Urban Inflation for the Minimum Wage

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Urban Inflation for the Minimum Wage

InsideCapitolDome

Urban Inflation for the Minimum Wage

The Correct Measure for Oregon’s Farm Workers

Executive Summary

In November 2002, Oregon voters approved Measure 25, which raised the state’s minimum wage by 40 cents to $6.90 on January 1, 2003, and provided for annual increases indexed to the rate of inflation in coming years. Two prominent opponents of Measure 25, the Oregon Farm Bureau Federation (OFBF) and the Oregon Restaurant Association, recently introduced House Bill 2624, which would eliminate the inflation adjustment provision of Measure 25. The OFBF continues to claim that the measure of inflation used to adjust the minimum wage reflects urban price increases, and will harm Oregon’s agriculture industry and rural areas in general.

This report evaluates the OFBF claims, and finds that the inflation adjustor used in Measure 25 is the most appropriate one to use.

Download a copy of the report: Urban Inflation for the Minimum Wage (PDF).

Most of Oregon’s agricultural workers work in urban areas. Half of all farm workers work in the Portland-Salem area alone, and 62 percent live in urban areas along the I-5 corridor. Since most farm workers see “urban” increases in their cost of living, moves to adopt a lower measure of inflation would allow their wages to fall behind their cost of living.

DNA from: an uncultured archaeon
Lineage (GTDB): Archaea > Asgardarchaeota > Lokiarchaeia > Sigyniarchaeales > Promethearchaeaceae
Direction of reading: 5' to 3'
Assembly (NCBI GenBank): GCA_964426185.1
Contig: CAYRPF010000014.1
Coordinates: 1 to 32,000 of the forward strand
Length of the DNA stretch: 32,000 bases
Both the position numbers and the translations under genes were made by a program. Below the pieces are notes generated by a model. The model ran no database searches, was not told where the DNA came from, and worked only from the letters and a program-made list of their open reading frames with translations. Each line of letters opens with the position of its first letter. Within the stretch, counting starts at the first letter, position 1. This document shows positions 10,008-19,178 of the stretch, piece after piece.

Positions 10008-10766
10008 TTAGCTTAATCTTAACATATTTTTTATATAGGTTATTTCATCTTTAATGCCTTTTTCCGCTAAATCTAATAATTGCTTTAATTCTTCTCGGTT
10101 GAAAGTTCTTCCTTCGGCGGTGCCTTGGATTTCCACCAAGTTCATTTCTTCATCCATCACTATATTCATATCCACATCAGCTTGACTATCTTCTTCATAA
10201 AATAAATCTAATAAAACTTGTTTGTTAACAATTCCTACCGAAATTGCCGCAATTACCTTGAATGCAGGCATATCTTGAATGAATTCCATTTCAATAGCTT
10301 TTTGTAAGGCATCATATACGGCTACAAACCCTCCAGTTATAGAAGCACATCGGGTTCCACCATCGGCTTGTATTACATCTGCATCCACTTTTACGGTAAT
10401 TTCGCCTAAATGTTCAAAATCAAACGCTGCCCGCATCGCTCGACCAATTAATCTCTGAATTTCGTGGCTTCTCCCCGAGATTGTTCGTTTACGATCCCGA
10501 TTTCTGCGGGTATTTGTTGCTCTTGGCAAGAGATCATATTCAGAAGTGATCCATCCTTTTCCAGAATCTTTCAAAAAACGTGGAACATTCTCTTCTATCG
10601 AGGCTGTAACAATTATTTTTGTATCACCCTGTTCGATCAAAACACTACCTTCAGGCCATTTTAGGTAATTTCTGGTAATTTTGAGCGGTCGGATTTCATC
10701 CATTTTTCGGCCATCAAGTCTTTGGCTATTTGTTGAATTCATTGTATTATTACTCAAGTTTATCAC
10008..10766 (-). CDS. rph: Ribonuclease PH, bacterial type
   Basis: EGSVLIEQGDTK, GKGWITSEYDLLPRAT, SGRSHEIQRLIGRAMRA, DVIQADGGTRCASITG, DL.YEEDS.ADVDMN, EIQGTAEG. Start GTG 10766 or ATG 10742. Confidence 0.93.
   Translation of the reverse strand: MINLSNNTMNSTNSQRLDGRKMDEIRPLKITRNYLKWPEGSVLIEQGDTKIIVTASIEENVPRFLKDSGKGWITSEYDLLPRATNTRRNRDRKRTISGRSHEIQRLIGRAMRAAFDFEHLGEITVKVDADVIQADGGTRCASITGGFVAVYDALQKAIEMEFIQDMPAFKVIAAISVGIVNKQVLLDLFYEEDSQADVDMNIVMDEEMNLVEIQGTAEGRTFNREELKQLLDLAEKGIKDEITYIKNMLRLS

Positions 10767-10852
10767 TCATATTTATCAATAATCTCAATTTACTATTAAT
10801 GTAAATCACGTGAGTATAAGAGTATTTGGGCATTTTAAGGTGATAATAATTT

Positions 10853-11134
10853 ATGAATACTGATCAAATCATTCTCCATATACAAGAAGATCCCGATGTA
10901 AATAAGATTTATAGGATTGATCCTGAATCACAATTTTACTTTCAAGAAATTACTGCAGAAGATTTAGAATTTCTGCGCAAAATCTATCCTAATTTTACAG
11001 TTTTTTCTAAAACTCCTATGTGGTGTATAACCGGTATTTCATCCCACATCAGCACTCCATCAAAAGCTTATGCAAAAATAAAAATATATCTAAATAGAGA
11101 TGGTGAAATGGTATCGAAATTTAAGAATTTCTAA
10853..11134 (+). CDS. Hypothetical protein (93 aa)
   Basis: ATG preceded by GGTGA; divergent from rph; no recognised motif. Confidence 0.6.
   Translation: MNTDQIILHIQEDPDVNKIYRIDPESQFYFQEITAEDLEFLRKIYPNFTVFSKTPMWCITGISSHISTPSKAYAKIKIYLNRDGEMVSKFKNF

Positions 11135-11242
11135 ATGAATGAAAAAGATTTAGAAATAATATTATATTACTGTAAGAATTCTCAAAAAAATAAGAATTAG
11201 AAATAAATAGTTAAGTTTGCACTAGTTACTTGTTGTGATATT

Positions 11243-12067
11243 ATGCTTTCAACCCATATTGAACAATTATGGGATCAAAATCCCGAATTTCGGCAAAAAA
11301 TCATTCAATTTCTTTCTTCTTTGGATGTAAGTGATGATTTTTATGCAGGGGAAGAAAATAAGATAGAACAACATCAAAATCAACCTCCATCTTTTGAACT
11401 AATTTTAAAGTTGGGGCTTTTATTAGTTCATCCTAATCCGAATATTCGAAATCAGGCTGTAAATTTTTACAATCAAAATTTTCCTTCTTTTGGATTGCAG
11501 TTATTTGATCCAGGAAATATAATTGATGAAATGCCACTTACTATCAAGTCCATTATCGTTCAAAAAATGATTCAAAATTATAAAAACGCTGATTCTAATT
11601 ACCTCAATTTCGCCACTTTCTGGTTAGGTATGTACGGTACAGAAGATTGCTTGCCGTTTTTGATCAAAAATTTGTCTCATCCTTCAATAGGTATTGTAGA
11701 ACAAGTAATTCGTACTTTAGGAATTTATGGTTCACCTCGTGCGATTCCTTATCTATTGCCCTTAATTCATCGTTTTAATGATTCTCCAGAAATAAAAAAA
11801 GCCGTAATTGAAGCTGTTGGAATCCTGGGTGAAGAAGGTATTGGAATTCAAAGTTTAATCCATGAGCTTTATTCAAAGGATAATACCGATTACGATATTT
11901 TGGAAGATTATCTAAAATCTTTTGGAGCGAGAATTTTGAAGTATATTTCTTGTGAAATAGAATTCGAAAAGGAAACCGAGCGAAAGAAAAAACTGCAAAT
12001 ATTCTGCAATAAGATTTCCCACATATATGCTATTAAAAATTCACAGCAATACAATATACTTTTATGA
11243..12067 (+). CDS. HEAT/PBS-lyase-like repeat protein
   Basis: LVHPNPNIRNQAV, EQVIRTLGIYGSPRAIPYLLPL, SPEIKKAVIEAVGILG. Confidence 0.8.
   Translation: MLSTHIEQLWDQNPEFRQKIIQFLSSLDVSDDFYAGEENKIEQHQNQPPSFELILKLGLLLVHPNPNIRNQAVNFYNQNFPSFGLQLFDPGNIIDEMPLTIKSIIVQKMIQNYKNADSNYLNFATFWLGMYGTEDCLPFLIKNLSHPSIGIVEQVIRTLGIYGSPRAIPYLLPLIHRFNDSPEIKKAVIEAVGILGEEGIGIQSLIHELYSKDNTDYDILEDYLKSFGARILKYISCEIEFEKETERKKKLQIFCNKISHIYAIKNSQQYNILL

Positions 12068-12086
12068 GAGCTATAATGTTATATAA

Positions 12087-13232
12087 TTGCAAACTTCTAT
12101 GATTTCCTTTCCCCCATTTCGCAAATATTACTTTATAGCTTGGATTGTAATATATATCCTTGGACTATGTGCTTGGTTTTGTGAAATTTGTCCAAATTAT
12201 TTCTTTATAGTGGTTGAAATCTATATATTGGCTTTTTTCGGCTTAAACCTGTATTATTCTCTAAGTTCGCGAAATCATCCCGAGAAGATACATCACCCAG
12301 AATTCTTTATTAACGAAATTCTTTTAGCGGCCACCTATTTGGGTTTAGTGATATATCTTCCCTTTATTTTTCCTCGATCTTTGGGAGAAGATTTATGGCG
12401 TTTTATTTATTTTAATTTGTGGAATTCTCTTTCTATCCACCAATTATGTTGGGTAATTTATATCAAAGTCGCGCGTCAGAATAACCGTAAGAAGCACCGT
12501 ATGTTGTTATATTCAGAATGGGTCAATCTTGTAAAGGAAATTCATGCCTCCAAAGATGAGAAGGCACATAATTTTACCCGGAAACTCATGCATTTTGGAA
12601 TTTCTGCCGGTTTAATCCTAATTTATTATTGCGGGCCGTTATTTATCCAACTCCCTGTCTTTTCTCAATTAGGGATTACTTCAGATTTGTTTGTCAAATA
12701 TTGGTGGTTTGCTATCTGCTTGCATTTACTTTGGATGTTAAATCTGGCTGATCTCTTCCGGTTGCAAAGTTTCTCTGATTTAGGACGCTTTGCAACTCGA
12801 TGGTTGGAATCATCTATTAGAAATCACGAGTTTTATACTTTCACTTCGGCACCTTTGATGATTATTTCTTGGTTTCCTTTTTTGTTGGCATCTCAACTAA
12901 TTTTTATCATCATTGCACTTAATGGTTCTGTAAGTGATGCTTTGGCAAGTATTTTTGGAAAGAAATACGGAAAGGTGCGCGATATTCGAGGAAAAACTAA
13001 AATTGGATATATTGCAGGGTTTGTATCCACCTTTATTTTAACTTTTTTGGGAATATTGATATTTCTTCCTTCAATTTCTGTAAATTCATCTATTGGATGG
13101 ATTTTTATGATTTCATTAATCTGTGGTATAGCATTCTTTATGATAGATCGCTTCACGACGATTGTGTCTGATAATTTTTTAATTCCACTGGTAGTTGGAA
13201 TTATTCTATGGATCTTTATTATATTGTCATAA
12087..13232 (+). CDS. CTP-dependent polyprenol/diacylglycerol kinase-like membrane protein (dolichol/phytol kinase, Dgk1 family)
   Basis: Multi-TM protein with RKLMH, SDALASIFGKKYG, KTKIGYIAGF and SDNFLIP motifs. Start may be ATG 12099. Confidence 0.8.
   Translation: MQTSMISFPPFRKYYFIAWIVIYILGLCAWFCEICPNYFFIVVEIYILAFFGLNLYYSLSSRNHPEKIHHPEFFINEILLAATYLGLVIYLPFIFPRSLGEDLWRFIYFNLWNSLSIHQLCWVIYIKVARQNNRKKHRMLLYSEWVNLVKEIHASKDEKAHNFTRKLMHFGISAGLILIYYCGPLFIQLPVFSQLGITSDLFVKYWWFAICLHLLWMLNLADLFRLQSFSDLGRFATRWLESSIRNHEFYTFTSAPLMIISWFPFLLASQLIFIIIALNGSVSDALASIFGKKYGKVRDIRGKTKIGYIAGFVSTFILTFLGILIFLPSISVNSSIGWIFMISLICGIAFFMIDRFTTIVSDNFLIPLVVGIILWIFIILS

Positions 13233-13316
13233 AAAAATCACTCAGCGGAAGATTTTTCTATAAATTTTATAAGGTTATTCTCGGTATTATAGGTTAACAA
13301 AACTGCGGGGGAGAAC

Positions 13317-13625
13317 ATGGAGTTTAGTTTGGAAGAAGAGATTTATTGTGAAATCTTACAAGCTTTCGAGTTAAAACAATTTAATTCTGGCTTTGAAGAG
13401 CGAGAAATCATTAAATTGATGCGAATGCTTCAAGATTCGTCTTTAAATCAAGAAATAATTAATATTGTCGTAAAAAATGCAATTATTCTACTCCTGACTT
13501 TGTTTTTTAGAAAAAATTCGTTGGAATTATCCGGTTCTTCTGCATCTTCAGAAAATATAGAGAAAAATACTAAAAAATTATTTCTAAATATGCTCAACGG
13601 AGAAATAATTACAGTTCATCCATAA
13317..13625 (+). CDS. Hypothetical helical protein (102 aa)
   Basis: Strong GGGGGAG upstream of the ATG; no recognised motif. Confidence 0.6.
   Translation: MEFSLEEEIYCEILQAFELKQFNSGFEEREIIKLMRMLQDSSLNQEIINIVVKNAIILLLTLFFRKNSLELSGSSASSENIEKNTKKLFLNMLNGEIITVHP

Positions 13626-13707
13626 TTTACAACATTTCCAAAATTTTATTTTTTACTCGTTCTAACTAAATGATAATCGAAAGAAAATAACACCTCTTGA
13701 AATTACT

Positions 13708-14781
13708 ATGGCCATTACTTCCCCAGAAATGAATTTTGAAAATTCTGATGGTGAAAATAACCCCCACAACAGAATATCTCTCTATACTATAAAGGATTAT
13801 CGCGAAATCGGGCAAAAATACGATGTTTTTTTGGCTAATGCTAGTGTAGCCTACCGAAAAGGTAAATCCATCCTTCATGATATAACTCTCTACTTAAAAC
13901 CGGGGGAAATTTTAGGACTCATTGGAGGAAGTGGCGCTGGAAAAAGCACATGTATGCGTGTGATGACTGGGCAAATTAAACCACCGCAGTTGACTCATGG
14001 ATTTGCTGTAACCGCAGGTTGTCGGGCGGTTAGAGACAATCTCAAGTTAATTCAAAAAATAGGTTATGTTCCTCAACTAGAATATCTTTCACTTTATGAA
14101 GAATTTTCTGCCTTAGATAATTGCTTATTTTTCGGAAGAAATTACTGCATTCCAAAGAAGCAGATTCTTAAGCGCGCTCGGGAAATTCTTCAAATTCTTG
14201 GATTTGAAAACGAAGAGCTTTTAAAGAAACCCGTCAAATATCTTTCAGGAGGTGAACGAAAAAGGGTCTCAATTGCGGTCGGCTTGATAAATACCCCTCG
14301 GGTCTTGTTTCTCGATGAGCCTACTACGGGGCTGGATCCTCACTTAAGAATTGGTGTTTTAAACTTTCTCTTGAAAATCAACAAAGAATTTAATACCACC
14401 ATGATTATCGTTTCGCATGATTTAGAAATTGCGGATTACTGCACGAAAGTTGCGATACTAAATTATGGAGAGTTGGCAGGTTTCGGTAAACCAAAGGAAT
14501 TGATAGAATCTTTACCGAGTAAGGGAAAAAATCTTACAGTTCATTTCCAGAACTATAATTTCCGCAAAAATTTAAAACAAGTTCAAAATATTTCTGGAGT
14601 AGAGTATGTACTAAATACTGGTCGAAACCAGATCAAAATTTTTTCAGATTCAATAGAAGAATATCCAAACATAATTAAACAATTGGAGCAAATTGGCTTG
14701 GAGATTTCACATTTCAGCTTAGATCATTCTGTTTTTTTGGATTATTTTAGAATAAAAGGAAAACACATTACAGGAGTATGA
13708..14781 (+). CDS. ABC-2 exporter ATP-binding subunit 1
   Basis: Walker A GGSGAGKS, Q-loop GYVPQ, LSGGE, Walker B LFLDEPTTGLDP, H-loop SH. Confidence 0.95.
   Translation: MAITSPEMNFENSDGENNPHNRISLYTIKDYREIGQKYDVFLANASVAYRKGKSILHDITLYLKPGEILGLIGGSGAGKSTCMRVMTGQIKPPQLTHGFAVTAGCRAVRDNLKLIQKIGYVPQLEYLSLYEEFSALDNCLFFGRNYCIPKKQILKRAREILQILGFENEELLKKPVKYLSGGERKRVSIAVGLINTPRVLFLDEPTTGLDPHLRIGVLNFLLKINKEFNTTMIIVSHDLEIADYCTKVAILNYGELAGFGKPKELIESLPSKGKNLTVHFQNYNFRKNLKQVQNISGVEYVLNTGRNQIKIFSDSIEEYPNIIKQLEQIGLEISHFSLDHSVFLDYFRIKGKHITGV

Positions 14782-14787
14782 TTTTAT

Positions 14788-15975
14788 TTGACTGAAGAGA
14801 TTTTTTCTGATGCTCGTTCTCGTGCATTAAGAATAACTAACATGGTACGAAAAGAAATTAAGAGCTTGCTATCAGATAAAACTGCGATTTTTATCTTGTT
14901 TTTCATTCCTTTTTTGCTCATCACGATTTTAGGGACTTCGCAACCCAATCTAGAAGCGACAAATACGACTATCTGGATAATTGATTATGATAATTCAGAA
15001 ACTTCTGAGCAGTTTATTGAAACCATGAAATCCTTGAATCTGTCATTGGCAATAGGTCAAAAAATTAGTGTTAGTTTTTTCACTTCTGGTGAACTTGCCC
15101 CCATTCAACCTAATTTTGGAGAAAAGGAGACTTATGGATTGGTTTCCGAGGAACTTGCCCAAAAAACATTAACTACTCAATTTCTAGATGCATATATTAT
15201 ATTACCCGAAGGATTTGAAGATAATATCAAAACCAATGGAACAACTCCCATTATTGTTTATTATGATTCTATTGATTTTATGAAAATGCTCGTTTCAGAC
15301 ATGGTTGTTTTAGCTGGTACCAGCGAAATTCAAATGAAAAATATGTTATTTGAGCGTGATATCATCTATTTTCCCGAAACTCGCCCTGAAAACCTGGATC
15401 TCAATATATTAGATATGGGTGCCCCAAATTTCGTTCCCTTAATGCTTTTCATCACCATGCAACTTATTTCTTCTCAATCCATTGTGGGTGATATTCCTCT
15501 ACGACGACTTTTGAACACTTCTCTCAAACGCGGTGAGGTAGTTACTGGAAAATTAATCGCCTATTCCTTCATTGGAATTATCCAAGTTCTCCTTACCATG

The price index contained in Measure 25 is conservative and does not overstate prices in small cities, and there is no measure for rural inflation. The US Consumer Price Index for all urban consumers (US CPI-U), the price index included in Measure 25, rose 26 percent between 1992 and 2001. Over that same period, consumer prices in the Portland-Salem area rose by more than 30 percent, and prices in US cities with populations under 50,000 increased by 26 percent. There is no measure for rural inflation.

The US Bureau of Labor Statistics advises using the US CPI-U in local wage adjustment clauses. The US CPI-U is the most reliable and least volatile data available for consumer price inflation.

Eliminating the inflation adjustment of the minimum wage directly overturns a key component of a voter-approved initiative, and would mean reduced wages for tens of thousands of Oregon workers in coming years.

OCPP

OCPP

Written by staff at the Oregon Center for Public Policy.

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